Over the past year or so, we’ve been given an overwhelming quantity of open-world games. Bloodborne came into my heart and head last March, with a cryptic world of Gothicism and terror; The Witcher 3: Wild Hunt became my early Game of the Year in May, and then, of course, we come to September 1st.
On the one hand, Metal Gear Solid V released as a masterpiece of stealth gaming in a war-ravaged landscape, while on the other, Mad Max offered a mundane region of repetition and chaotic, yet strangely dull, happenings. Its populace, manic; its car combat, ultimately fun. But what is not so spectacular is the general structure of its world. I can look past the flatness of the game’s story (which essentially boils down to “build a car!”) as a extension of its blank-slate protagonist, yet the makeup of what I shall call “busy work” is simply drab, irksome and unrelenting.
After partnering up with one of the most annoying characters in gaming history – a grotesque and fanatical mechanic named Chumbucket – Max is sent into the wasteland in search of parts for his V8 vehicle. In the beginning there is a certain sparseness to the land, that is until you reach the first fast-travel spot. From this point on, you’ll soon notice that which your current zone is flooded with map markers. These range from looting locations to enemy strongholds, to side missions, main missions and other points of supposed interest. While a bevy of content in an open world game may be desirable, the amount of onscreen markers before the second act even begins is overwhelmingly ridiculous. Assassin’s Creed Unity had a similar bout of clutter on its in-game map, but the size of Mad Max’s world makes the quantity, plus the travelling time between locations, even more massive. The map becomes a mash of red, blue, orange and green dots and lines, which is an unappealing sight to say the least.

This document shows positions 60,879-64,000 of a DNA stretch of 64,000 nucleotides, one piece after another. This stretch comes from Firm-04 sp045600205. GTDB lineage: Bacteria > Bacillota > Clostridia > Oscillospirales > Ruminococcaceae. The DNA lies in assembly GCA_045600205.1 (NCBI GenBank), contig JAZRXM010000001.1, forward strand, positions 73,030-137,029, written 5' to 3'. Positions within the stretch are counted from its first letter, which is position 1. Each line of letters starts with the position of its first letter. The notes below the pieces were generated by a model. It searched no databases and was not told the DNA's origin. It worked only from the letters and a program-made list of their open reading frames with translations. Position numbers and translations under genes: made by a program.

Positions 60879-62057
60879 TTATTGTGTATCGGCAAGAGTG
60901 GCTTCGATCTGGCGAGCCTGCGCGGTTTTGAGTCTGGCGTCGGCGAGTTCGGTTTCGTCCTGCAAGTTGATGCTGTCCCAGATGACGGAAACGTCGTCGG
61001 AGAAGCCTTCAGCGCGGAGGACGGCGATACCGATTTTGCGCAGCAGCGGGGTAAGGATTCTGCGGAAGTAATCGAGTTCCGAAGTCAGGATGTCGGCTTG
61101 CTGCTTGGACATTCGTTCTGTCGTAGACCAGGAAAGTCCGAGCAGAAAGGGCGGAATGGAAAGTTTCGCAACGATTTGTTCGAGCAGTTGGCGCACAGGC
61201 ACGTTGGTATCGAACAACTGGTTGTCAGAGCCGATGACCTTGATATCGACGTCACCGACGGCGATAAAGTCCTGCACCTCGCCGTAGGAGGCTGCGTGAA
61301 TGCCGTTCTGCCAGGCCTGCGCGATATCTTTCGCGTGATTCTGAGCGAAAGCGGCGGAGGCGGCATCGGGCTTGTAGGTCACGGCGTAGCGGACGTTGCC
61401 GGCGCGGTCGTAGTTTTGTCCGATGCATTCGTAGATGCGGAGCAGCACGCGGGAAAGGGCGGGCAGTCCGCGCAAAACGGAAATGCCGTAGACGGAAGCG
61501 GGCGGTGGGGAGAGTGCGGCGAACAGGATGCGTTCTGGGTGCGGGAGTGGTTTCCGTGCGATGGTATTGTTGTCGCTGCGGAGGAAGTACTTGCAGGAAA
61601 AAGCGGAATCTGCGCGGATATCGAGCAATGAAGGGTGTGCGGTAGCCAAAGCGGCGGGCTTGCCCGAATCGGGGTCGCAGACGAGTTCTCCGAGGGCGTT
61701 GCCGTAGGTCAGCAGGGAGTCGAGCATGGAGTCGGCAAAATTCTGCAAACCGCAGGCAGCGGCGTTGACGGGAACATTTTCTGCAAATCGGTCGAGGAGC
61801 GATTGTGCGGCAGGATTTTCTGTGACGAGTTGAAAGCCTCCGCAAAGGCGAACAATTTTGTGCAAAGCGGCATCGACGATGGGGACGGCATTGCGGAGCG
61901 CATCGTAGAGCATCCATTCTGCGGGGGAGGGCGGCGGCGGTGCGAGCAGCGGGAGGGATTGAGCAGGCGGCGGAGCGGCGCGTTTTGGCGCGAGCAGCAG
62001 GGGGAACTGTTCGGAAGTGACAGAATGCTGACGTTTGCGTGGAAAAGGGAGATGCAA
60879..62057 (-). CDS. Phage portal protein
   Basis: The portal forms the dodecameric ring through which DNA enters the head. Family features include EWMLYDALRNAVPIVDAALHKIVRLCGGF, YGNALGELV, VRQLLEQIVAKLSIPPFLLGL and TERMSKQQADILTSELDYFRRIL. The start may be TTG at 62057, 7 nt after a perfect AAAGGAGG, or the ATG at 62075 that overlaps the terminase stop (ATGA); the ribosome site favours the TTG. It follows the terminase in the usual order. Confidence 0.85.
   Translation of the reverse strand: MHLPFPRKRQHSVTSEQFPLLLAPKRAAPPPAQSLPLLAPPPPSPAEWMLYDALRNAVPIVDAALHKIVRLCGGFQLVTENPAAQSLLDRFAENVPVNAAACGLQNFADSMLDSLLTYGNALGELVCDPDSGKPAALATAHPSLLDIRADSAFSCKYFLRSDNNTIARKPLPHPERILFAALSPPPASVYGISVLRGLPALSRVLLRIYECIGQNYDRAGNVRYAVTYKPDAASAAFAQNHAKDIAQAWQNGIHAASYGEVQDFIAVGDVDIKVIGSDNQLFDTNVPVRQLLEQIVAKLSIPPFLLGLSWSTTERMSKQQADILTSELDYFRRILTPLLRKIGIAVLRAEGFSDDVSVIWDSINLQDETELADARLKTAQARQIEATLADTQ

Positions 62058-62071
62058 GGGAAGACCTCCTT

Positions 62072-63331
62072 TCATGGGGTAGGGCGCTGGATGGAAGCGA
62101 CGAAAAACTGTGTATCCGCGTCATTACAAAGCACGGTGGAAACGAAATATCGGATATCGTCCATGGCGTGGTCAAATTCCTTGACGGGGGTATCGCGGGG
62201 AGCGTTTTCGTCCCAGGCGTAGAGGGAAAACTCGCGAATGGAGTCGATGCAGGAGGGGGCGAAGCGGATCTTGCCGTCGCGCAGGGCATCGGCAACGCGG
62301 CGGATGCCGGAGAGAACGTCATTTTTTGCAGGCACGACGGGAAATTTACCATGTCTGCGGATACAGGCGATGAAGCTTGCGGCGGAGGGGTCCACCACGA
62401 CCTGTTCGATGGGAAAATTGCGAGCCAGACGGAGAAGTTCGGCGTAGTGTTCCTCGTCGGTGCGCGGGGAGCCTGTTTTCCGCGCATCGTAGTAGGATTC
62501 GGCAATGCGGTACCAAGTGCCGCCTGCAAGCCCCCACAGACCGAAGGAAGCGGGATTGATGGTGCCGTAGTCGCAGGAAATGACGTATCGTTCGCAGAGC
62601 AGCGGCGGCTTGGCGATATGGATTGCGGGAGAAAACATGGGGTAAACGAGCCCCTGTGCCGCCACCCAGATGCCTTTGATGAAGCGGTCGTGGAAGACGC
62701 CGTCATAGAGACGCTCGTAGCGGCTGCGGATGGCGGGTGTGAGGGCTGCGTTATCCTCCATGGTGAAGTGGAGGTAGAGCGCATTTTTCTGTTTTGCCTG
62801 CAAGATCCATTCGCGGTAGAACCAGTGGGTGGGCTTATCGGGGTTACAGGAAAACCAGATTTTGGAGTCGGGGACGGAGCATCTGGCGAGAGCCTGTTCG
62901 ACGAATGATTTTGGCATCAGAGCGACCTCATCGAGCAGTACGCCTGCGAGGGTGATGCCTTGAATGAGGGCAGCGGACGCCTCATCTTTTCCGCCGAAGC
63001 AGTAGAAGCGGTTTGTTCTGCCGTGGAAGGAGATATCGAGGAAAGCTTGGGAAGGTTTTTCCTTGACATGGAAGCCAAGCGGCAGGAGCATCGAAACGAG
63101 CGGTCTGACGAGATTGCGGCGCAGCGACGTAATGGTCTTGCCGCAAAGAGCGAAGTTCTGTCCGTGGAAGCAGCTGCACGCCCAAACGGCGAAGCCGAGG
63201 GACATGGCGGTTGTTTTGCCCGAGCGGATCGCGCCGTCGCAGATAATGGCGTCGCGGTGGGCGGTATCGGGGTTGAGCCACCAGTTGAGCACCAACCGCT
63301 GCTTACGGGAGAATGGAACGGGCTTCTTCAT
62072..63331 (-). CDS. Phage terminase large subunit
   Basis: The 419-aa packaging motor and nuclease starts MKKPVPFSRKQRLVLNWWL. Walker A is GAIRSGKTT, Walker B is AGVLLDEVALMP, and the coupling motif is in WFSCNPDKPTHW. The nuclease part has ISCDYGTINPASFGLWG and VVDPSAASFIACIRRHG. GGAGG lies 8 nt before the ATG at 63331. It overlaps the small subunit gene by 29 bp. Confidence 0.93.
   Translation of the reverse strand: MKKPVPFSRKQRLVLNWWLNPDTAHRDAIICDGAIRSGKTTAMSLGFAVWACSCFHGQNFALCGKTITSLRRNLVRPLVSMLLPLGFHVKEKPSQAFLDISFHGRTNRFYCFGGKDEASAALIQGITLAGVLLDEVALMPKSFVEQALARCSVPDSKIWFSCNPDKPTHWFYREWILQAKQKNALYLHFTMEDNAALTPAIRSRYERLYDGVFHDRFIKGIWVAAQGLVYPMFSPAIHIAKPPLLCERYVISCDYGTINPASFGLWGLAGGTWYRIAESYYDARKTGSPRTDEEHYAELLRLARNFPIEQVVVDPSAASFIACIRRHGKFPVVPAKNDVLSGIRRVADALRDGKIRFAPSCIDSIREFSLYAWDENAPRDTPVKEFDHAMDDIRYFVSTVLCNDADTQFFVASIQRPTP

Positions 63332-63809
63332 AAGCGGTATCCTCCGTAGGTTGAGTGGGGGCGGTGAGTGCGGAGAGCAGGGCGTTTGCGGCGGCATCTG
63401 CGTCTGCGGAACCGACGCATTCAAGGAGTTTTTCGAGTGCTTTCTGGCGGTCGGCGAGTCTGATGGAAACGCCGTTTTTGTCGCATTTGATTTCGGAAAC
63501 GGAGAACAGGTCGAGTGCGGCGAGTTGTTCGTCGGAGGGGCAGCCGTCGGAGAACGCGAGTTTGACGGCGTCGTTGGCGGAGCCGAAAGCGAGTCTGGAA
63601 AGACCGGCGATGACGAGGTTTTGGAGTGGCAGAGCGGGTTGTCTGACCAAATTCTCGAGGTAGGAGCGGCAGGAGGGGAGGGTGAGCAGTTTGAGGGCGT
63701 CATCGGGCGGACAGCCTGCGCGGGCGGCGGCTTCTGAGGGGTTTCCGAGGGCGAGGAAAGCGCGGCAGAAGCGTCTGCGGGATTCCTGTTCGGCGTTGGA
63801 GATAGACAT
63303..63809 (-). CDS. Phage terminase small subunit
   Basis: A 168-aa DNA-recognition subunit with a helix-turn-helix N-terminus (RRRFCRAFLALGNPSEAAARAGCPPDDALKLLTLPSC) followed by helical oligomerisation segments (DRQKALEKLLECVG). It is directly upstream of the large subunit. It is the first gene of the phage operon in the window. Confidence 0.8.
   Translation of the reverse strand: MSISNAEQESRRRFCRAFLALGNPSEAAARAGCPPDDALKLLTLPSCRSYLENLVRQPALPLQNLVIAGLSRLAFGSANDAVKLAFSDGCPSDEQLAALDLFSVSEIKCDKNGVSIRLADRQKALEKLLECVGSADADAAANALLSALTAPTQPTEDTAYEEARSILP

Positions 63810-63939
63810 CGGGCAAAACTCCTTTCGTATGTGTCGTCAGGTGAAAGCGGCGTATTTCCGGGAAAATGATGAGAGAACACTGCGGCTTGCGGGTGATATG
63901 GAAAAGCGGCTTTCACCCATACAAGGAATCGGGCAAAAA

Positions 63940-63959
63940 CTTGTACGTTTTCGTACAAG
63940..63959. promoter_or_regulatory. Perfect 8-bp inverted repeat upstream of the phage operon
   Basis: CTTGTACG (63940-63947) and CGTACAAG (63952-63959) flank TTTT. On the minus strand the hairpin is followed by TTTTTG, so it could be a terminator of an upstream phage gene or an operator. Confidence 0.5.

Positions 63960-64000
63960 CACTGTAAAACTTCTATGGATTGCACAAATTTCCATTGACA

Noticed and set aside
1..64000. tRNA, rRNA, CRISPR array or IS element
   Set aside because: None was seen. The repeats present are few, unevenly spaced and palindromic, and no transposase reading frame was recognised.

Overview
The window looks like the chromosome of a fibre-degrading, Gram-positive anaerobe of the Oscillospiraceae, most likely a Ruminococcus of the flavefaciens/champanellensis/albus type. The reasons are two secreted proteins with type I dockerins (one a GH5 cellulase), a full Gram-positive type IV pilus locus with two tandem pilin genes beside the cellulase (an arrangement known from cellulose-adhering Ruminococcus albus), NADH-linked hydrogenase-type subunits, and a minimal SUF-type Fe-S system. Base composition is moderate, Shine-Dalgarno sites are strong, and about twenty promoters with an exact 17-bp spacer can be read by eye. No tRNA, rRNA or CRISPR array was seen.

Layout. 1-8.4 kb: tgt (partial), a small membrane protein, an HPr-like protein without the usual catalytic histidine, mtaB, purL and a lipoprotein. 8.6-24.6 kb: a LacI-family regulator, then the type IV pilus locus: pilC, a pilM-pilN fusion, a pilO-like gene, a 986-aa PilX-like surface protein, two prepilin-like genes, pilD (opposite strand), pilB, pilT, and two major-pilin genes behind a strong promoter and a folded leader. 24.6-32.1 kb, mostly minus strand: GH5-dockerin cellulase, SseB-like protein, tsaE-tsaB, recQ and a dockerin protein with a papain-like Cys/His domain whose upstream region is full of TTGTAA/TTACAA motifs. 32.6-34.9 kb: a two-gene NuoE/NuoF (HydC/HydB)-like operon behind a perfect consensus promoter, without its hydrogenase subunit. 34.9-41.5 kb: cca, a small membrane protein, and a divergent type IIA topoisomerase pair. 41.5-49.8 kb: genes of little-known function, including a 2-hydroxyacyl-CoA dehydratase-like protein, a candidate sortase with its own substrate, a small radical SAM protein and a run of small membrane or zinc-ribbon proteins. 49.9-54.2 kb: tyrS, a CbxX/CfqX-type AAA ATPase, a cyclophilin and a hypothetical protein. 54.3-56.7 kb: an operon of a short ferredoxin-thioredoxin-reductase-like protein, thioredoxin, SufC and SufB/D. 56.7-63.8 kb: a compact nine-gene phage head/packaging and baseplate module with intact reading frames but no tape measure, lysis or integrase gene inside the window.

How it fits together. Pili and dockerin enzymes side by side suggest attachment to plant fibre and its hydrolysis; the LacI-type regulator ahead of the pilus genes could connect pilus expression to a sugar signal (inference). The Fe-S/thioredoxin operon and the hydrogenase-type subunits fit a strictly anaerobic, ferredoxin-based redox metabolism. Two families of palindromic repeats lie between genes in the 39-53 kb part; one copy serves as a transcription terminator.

Not only does this content span unendingly, but it isn’t even worthwhile or entertaining because everything thrives on repetition. It may have been fun to punch the life out of a group of pasty war boys the first dozen or so times but, come the 50th time, the joy has been thoroughly sucked out of every encounter. Picking up untold amounts of scrap and gasoline for your car becomes similarly tedious after ten plus hours of doing so. To contrast Mad Max with a superior game, The Witcher 3: Wild Hunt, these “objectives” are completely meaningless, and add nothing to your overall experience except boredom. The Witcher treats random locations with care, by either providing some contextual storytelling through Geralt’s investigative techniques, or by giving you treasure chests full of powerful or sellable loot. Most importantly, however, the bogs, caves and farms of the Northern Realms are entirely optional.
Due to Mad Max’s dullness, I had decided to proceed on with the game to get it out of my life. This, despite my desires, was almost impossible, due to the fact that you eventually reach a nigh-on impassable stint of difficulty, requiring Max and his vehicle to be more powerful in order to progress. Not only is this frustrating for anyone just wanting to experience the story without obstruction, but it also meant that I had to go to many more ramshackle huts, find required bits and bobs, take down legions of wasteland degenerates and generally prolong my experience with an uninspired game not through my own choice, but through necessity. This artificial lengthening of the game is a far cry from the relaxed exploration of The Witcher 3. Even Fallout 4, for which I hold a certain apathy, allowed for a more plodding structure in spite of its chaotic world.
Mad Max is a game full of endless, awful and off-putting busy work. Its wastes are full of clutter and nothing feels naturally earned; all is dull, and everything is forced upon you like bad service at a restaurant handing out maggots and tinned dog food. In this world, I can certainly see why Max is mad: he can’t get the bloody red markers off his map.